corrosivity, vapor pressure and hygroscopicity. Isobutanol is one such higher alcohol and can be produced from 2-KIV in two steps. Because C. glutamicum has been successfully engineered for production of the isobutanol precursor 2-KIV [81] it appeared as a suitable organism for isobutanol production. Smith et al. engineered a producer strain by heterologous expression of a B. subtlis alsS, whose product (AHAS) catalyzes the conversion of pyruvic acid to acetolactate, in combination with the overexpression of lvC and lvD whose products in turn catalyze the next two steps towards 2-KIV formation. Heterologous expression of a Lactococcus lactis 2-ketoacid decarboxylase gene (kivd) and overexpression of native alcohol dehydrogenase gene (adhA) then converted 2-KIV to isobutanol. pyc encoding pyruvate carboxylase (PCx) and ldh were deleted to direct more carbon through the isobutanol pathway. The resultant strain produced 4.9 g l-1 isobutanol in 120 hours [89]. Blombach et al achieved more than twofold higher titers after reengineering their 2-KIV producing strain for isobutanol biosynthesis[90]. Apart from deleting ldh, they also deleted a number of other genes to further increase pyruvic acid, 2-KIV and cofactor availability: aceE and pqo deletions served the first purpose, lvE deletion the second and mdh deletion the third and last. However, the resultant strain grew very poorly on glucose. To overcome this drawback and to improve redox balance, E. coli pntAB operon encoding transhydrogenase was additionally expressed. This strain could then produce 13 g l-1 isobutanol under oxygen deprivation conditions [90].

1,2-propanediol holds a worldwide market of more than half million tons per annum and is used in food, cosmetic and pharmaceutical industries. Production of 1,2-propanediol by C. glutamicum was observed after heterologous expression of E coli methylglyoxal synthase gene (mgs) and overexpression of a putative aldo-keto reductase gene (cgR_2242). The former enzyme catalyzes the conversion of the glycolytic intermediate dihydroxyacetone phosphate (DHAP) to methylglyoxal, which is reduced to 1,2-propanediol by the latter enzyme. This approach resulted in a strain with a production capability of 1.8 g l-1 in 90 hours via fed-batch fermentation [91]. A high concentration of acetol, a 1,2-propanediol precursor, was also produced and presents a potential hurdle to reach higher 1,2-propanediol titers.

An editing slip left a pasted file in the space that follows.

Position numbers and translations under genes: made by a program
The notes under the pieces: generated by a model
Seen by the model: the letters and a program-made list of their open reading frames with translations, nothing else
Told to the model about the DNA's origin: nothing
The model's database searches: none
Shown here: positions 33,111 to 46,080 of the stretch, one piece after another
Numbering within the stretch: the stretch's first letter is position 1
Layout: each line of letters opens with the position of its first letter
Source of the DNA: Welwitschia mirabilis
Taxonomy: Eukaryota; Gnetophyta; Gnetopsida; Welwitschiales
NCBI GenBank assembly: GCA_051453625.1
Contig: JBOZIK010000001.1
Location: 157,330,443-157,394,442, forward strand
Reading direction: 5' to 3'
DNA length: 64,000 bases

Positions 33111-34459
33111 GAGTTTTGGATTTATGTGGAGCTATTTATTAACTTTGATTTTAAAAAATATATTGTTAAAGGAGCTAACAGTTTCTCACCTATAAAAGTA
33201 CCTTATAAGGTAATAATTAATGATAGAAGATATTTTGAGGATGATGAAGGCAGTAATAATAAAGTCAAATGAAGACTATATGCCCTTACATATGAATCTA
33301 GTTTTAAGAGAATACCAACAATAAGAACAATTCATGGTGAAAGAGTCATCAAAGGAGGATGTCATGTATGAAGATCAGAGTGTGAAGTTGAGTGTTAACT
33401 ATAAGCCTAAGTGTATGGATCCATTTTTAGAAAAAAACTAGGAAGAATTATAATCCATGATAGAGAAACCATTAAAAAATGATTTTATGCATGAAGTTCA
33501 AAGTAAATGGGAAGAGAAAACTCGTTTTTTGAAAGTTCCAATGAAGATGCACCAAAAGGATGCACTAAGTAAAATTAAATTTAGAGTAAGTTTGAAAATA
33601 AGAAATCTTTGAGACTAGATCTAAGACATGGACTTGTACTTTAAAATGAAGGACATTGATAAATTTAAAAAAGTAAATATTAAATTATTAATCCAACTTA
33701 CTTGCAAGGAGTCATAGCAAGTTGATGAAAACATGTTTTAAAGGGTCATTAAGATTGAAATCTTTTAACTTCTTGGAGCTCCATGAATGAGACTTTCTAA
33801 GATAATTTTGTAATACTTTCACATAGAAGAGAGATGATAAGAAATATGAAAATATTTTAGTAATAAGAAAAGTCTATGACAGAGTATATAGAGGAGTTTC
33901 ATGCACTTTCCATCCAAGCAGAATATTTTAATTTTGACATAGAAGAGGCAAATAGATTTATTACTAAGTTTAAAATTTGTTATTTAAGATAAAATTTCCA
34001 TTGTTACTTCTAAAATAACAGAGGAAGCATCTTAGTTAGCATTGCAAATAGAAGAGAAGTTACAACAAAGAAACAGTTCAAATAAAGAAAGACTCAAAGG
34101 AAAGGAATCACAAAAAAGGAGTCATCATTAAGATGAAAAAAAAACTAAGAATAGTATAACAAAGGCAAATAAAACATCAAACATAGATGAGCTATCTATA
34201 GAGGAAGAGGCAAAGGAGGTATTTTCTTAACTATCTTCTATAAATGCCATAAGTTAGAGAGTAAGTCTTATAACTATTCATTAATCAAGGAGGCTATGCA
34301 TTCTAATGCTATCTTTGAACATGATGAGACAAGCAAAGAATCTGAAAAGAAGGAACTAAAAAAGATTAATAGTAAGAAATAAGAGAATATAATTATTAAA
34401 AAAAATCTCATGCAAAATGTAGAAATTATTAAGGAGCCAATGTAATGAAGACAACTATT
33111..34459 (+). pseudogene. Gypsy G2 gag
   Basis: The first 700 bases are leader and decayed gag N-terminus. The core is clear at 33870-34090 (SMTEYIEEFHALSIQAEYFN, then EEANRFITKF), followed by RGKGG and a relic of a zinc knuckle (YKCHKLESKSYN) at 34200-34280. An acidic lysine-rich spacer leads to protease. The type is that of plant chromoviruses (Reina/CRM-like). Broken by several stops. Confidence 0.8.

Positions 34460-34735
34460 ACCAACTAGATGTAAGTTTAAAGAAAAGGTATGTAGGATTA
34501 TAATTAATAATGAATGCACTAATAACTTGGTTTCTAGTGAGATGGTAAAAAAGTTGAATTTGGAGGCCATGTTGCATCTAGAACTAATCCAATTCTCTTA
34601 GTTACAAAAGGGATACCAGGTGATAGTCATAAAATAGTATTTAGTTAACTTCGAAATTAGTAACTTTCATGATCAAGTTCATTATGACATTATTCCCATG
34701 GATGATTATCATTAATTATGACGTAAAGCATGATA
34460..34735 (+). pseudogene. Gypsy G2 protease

expression of glf, also resulted in increased D-fructose uptake rate [93].

Xylitol finds relevance in food industry where it is used as a dietetic sucrose alternative because it has one third the calories of sucrose while being equally sweet and can be produced directly from xylose via a single reduction step. The metabolic engineering for creating a C. glutamicum xylitol producer included: i) heterologous expression of a C. glutamicum ATCC3I83I pentose transporter gene (araE), inserted into the chromosomal DNA to improve direct xylose uptake, ii) heterologous expression of a Candida tenuis gene encoding a single-site mutated xylose reductase (XR) to catalyze xylitol formation, iii) deletion of the lactate dehydrogenase gene (ldh) to allow use of cofactor utilized in lactic acid formation reaction for xylitol production instead, and iv) deletion of phosphoenolpyruvate-dependent fructose phosphotransferase gene (ptsF) and xylulokinase gene (xylB) (Fig. I) to prevent formation of xylitol-phosphate which is toxic for cells. The former enzyme catalyzes xylitol uptake via the phosphoenolpyruvate-dependent fructose phosphotransferase system and the latter is probably involved in its phosphorylation to yield the toxic intermediate. Indeed the deletion of these genes resulted in insensitivity to xylitol and enhanced xylitol productivity. The strain was shown to produce 166 g l-1 xylitol in 21 hours using resting cells and a fed-batch approach [94].